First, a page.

Tesla's India launch: What is the future of electric vehicles in India?
For a long time, Indian consumers have been demanding to launch Tesla in India. Eventually this demand of the consumers was listened to. Nitin Gadkari, Minister of Road Transport and Highways, announced that American carmaker Tesla will be launching their cars in India for sale by the end of 2021. Elon Musk, the CEO of Tesla, had indicated this through Twitter last year in 2020. For some time now, there was a lot of discussion about electric vehicles in India and it also made a lot of headlines in the news. The launch of Tesla cars should give a boost to electric mobility in India, which is currently a work in progress.
What drives India to this?
In view of the increasing threats of climate change, many other countries of the world including India are making multi-pronged efforts to increase their dependence on renewable energy. According to the UN's Sustainable Development Goals website, the Government of India has a target of installing up to 175 GW of renewable energy capacity by 2022. Apart from this, Modi announced in the recent speech of the United Nations Climate Action Summit that India is committed to increase this target to 450 GW by 2030. To achieve these goals, the government is emphasizing on the maximum use of electric vehicles so that the exploitation of non-renewable energy sources can be minimized.
The People's perspective
India has the dubious distinction of being home to some of the most polluted cities in the world. According to the Swiss organization IQAir's World Air Quality Report 2020, 22 out of the 30 most polluted cities in the world are in India, out of which 9 cities are in the top 10 list. Apart from these worrying reports, the Indian public also understood the importance and commitment of a pollution free environment due to the disappearance of vehicles from the roads during the lockdown. But as the lockdown is being relaxed and the roads are filling up, people will again see the vehicular pollution level touching the previous records. But the experience of people breathing fresh air during the lockdown and increasing awareness of air pollution reinforce the case for switching to electric vehicles.
The Government of India has taken many positive steps to promote electric vehicles. The FAME (Faster Adoption and Manufacturing of Hybrid and Electric Vehicles) India Scheme was launched in 2015 with a budgetary allocation of 10000 crores under the ongoing second phase. There is yet another popular initiative known as National Electric Mobility Mission Plan 2020 which is also in line with the government vision of Atmanirbhar Bharat (Self-reliant) India. This initiative not only proposes sale, but also lays emphasis on domestic manufacturing of electric vehicles. The government is trying its best to incentivise customers to buy electric cars and scooters. The Delhi state government is offering Rs 30,000 subsidy on two wheelers and Rs 1.5 lakh for all car purchasers.
Along with all this, the government has taken some more such steps which can prove to be helpful for this mission.
- The Ministry of Road Transport Highways has notified that there will be an exemption of official permit for the battery-operated vehicles.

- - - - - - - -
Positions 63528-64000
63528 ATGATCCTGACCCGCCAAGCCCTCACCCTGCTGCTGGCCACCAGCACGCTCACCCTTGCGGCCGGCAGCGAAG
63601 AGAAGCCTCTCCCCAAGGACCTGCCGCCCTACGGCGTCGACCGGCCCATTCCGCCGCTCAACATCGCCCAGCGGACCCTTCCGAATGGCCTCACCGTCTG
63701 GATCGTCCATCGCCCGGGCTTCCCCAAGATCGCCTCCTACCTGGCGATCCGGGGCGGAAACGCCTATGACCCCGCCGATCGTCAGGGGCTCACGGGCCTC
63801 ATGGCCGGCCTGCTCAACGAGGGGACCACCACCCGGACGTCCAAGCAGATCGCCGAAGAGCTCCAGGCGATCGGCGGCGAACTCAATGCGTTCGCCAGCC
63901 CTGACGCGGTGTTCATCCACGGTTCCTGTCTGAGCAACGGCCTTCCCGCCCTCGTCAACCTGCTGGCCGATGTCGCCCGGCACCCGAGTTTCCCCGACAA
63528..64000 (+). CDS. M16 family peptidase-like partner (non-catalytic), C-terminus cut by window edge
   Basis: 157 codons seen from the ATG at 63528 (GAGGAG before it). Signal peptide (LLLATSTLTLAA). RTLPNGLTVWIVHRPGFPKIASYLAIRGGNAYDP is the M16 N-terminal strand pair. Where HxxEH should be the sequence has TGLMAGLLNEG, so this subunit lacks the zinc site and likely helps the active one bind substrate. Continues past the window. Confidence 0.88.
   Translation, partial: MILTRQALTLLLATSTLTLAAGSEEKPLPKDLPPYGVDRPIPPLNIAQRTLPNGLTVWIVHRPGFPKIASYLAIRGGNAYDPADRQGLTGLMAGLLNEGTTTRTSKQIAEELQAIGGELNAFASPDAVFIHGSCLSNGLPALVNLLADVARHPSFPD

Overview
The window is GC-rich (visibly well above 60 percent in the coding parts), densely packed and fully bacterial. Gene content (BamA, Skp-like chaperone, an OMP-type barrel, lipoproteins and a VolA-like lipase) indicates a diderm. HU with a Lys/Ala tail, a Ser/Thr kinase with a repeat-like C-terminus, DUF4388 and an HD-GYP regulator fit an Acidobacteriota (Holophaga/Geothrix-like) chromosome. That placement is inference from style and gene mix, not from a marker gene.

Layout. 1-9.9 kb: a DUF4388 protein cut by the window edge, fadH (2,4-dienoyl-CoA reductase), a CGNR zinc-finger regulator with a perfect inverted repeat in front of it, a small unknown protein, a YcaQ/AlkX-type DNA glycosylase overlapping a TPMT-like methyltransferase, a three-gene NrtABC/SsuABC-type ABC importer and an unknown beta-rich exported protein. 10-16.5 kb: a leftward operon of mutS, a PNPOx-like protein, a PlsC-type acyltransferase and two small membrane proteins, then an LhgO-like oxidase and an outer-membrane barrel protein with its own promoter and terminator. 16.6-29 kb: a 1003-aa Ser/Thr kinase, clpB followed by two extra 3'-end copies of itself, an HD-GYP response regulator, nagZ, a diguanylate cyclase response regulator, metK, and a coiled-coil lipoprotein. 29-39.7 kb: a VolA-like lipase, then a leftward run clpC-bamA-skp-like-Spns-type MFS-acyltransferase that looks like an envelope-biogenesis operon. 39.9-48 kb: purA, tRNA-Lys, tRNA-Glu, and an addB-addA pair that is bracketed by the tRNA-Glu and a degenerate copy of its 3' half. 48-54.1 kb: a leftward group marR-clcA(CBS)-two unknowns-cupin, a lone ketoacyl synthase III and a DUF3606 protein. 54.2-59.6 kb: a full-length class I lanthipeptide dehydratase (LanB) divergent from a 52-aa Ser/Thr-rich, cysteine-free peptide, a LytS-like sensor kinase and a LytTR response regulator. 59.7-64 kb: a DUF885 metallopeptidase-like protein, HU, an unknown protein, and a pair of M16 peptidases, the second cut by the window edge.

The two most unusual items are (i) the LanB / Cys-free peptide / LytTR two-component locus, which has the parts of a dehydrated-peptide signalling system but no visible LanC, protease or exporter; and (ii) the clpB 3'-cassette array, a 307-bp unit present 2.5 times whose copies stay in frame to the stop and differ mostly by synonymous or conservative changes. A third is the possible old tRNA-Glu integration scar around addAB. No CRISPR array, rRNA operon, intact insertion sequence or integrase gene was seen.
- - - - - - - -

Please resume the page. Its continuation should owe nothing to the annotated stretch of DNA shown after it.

- While conventional vehicles attract 28% GST along with a cess of up to 22%, electric vehicles have been kept under 12% GST and no cess at all.
- The government on has called proposals from state transport departments for the deployment of 5,000 electric buses, to be supported under the Fame-II scheme. This is the first time that the country has issued such a large tender for electric buses.
- Ministry of Power has allowed sale of electricity as a service for charging electric vehicles which will indirectly boost it.
The Private Players
By the way, private players are also not behind in the field of manufacturing of electric vehicles and related services. India's leading car manufacturer Tata Motors has already started selling. Apart from this, Tata Motors is also ready to launch its own brand of electric vehicles and is going to invest Rs 15,000 crore over next 4 years to launch 10 new electric models. Mahindra Electric is already selling its battery operated cars known as "eVerito".
What we think!
Despite the current initiatives, India has a long way to go in achieving the goal of e-mobility from its current reliance on conventional vehicles. India will first have to increase its electricity generation capacity to meet the increased demand for electricity from charging stations. If this increased demand for electricity is met by coal, it will ultimately pollute the environment. Eventually the purpose of using electric vehicles will become meaningless. Therefore, linking renewable energy resources with charging stations for efficiency can be an effective solution. But for now it will be a challenging task.
Note: The financial year 2021-22 is still underway
Source: Ministry of Road, Transport and Highways
Making charging stations available everywhere like traditional petrol/diesel stations is also going to be very challenging. At present their number is very less. The concessional cost of electricity to charge vehicles will have to be efficiently planned out.
Apart from all this, there are many other small and big issues, which will be first necessary to deal with speedy. For example, the Indian government will have to deal with land management irregularities to encourage carmakers to produce electric cars on a large scale.